ALBANY -- Test scores for students in grades 3-8 improved slightly this year, while the percentage of students who opted out of the English and math tests last spring fell, the state Education Department announced Tuesday.
On the English standardized tests, the percentage of students who were deemed proficient increased 1.9 percentage points to 39.8, up from 37.9 in 2016. Math scores increased 1.1 percentage points to 40.2.
“I’m encouraged by the modest improvements we’re seeing in our test scores,” Board of Regents chancellor Betty Rosa said in a statement. "As I’ve always said, testing is just one piece of the puzzle to understand how students are performing."
The tests have come under heavy criticism, and the state has sought to lessen their impact by not using them to gauge the overall performance of students and teachers.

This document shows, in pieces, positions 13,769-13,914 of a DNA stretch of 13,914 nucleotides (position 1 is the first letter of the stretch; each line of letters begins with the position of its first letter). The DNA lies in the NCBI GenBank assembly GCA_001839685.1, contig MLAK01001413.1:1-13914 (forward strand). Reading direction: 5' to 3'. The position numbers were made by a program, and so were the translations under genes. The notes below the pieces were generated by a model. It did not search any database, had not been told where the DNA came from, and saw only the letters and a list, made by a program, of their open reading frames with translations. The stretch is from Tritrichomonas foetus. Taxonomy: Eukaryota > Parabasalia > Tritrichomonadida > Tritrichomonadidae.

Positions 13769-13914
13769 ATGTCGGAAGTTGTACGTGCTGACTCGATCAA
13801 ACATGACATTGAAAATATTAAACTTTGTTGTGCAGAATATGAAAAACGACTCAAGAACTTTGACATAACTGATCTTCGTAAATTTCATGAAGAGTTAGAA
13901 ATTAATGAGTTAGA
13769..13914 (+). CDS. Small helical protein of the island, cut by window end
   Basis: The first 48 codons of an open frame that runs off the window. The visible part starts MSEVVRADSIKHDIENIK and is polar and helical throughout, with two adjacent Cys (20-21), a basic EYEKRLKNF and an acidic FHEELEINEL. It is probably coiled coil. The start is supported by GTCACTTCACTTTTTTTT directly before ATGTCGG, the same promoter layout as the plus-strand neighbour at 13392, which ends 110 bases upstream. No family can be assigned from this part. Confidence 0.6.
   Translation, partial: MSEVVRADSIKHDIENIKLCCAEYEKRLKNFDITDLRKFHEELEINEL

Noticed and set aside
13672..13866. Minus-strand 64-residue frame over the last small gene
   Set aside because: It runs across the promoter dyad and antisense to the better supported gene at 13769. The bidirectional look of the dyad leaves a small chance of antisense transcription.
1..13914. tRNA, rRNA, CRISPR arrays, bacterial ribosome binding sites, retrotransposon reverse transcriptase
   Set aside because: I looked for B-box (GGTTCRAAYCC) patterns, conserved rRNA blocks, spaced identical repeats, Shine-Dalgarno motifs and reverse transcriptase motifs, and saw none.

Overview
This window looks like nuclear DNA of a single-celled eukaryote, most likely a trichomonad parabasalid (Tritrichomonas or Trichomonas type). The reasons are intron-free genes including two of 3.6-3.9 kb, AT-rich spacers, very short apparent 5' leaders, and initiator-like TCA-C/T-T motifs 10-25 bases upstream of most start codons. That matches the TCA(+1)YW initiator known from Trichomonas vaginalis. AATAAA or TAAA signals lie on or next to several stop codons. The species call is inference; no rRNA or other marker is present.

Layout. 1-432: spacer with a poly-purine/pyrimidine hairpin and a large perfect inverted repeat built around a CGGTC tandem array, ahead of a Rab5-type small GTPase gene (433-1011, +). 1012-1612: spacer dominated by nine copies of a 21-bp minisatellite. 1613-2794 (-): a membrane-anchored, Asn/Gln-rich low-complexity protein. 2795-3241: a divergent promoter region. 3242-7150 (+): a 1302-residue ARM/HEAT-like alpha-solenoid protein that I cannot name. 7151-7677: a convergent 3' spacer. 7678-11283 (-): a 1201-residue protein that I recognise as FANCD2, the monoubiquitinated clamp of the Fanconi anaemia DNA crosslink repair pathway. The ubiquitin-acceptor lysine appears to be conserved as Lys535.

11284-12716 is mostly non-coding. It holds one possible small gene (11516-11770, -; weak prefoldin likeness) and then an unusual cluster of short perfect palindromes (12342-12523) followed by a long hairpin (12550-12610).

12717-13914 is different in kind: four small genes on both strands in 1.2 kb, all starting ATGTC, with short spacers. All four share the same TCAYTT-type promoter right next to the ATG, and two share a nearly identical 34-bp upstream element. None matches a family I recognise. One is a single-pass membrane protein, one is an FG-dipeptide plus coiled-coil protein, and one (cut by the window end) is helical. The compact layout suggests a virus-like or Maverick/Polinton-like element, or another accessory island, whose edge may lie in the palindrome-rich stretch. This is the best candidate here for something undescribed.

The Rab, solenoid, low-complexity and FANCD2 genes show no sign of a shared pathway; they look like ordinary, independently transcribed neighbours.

As a result, the number of students who opted out of the exams given in April and May fell to 19 percent of the eligible students, down from 21 percent in 2016 and 20 percent in 2015, the Education Department said.
“Real progress takes time,” State Education commissioner MaryEllen Elia said in a statement. “So, the test scores we’re announcing today are a positive sign that we continue to steadily head in the right direction."
In the Big 5 school districts -- the state's largest city districts -- the proficiency levels also improved.
Yonkers had the largest improvement, up nearly 4 percentage points in math and English. But Rochester continued to produce the worst results, despite an improvement between 2016 and 2017: less than 8 percent of students were proficient in math and English.
Test scores statewide also improved for black and Hispanic students over last year, which has been a focus of the state's efforts because of a gap in performance with white students.